2. 3 Women Suffer Kidney Failure After Derriere Injections
3. Bioartificial Kidney Cuts Death Risk, Improves Outcomes
4. Kidney Care Community Applauds National Taxpayers Unions Endorsement of Medicare Reforms to Extend Patient Private Health Insurance Coverage; Calls Proposal Common Sense Coverage Reform
5. Cutting Phosphate May Protect Kidney Patients From Heart Trouble
6. Muscle Mass May Not Explain High Creatinine in Black Kidney Patients
7. Readily available treatment could help prevent heart disease in kidney patients
8. Study Points to New Treatments for Polycystic Kidney Disease
9. Raloxifene Safe for Women With Decreased Kidney Function
10. Kidney cancer deaths show overall decrease in Europe
11. Diplomat Specialty Pharmacy Hires National Accounts Director To Expand Kidney Disease Services
Post Your Comments:
(Date:6/26/2016)... Michigan (PRWEB) , ... June 26, 2016 , ... ... to fertility once they have been diagnosed with endometriosis. These women need a ... they also require a comprehensive approach that can help for preservation of fertility ...
(Date:6/25/2016)... ... ... closing of Bruton Memorial Library on June 21 due to a possible lice infestation, as ... of head lice: the parasite’s ability to live away from a human host, and to ... one in the event that lice have simply gotten out of control. , As lice ...
(Date:6/25/2016)... CA (PRWEB) , ... June 25, 2016 , ... As ... with Magna Cum Laude and his M.D from the David Geffen School of Medicine ... and returned to Los Angeles to complete his fellowship in hematology/oncology at the UCLA-Olive ...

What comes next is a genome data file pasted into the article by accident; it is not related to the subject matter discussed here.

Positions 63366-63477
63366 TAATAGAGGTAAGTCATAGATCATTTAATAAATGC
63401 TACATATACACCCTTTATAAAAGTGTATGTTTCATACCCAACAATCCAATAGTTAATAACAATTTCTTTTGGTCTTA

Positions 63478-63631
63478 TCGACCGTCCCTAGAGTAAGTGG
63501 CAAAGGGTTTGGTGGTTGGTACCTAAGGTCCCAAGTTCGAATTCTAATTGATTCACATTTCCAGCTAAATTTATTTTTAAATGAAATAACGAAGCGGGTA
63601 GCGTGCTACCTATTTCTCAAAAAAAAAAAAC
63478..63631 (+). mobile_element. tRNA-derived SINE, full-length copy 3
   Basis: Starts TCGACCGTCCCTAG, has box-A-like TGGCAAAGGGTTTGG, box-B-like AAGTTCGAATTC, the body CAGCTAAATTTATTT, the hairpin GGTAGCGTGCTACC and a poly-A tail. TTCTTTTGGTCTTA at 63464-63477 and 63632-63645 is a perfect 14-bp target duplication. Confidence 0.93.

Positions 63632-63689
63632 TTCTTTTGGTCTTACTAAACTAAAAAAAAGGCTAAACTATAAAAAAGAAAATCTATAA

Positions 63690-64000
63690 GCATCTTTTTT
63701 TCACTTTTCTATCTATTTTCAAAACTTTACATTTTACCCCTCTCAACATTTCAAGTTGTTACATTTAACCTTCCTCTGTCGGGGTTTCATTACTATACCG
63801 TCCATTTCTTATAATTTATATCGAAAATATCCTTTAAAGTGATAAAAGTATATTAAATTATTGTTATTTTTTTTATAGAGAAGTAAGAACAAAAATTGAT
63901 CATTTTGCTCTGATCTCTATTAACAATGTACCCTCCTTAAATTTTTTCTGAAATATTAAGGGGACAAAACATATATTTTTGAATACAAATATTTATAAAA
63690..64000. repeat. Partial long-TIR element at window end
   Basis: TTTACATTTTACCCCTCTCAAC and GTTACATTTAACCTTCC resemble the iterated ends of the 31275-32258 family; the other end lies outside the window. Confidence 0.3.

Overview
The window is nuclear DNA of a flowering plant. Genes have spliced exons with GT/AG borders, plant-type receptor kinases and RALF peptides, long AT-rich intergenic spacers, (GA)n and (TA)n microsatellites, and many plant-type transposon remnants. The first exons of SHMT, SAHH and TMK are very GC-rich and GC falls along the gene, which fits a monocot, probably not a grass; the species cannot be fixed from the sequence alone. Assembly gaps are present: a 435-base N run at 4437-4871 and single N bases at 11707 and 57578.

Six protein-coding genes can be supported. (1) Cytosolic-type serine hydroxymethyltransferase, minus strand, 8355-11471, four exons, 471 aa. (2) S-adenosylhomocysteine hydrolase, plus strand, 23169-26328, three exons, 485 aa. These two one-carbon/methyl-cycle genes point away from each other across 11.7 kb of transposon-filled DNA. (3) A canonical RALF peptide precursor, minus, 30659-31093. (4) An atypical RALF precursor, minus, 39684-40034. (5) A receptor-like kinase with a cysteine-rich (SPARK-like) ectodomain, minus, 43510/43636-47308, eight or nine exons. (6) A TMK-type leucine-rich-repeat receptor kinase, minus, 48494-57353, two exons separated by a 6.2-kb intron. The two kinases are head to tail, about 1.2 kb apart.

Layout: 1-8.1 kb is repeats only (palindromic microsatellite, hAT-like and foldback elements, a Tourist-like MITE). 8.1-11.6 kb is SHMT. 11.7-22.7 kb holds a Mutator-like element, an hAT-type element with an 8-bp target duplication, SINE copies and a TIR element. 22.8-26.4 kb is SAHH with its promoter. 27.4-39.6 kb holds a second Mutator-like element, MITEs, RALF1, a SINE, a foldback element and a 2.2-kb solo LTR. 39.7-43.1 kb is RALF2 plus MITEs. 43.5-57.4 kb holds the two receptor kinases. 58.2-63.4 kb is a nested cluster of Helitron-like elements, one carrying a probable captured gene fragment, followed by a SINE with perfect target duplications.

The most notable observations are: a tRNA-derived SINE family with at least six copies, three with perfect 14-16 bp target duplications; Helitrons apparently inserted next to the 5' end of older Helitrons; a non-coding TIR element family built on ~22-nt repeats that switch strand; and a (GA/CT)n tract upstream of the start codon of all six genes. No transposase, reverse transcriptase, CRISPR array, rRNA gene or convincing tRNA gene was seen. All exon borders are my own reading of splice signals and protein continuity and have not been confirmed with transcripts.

(Date:6/25/2016)... ... June 25, 2016 , ... Conventional wisdom preaches the benefits of moderation, ... the latter, setting the bar too high can result in disappointment, perhaps even self-loathing. ... toward their goal. , Research from reveals that behind the ...
(Date:6/24/2016)... ... June 24, 2016 , ... June 19, 2016 is World Sickle ... chronic pain and the benefits of holistic treatments, Serenity Recovery Center of ... Sickle Cell Disease. , Sickle Cell Disease (SCD) is a disorder of the red ...
Breaking Medicine News(10 mins):
(Date:6/24/2016)... , June 24, 2016  Arkis BioSciences, a ... invasive and more durable cerebrospinal fluid treatments, today ... The Series-A funding is led by Innova Memphis, ... and other private investors.  Arkis, new financing will ... and the market release of its in-licensed Endexo® ...
(Date:6/23/2016)... a startling report released today, National Safety Council research ... proven plan to eliminate prescription opioid overdoses. Prescription Nation ... tackling the worst drug crisis in recorded U.S. history, assigned a ... , New Mexico , Tennessee ... failing states, three – Michigan , ...
(Date:6/23/2016)... 23, 2016 Bracket , a leading clinical ... generation clinical outcomes platform, Bracket eCOA (SM) 6.0, at ... 26 – 30, 2016 in Philadelphia , ... Outcome Assessment product of its kind to fully integrate with ... Bracket eCOA 6.0 is a flexible platform for electronic clinical ...
Breaking Medicine Technology: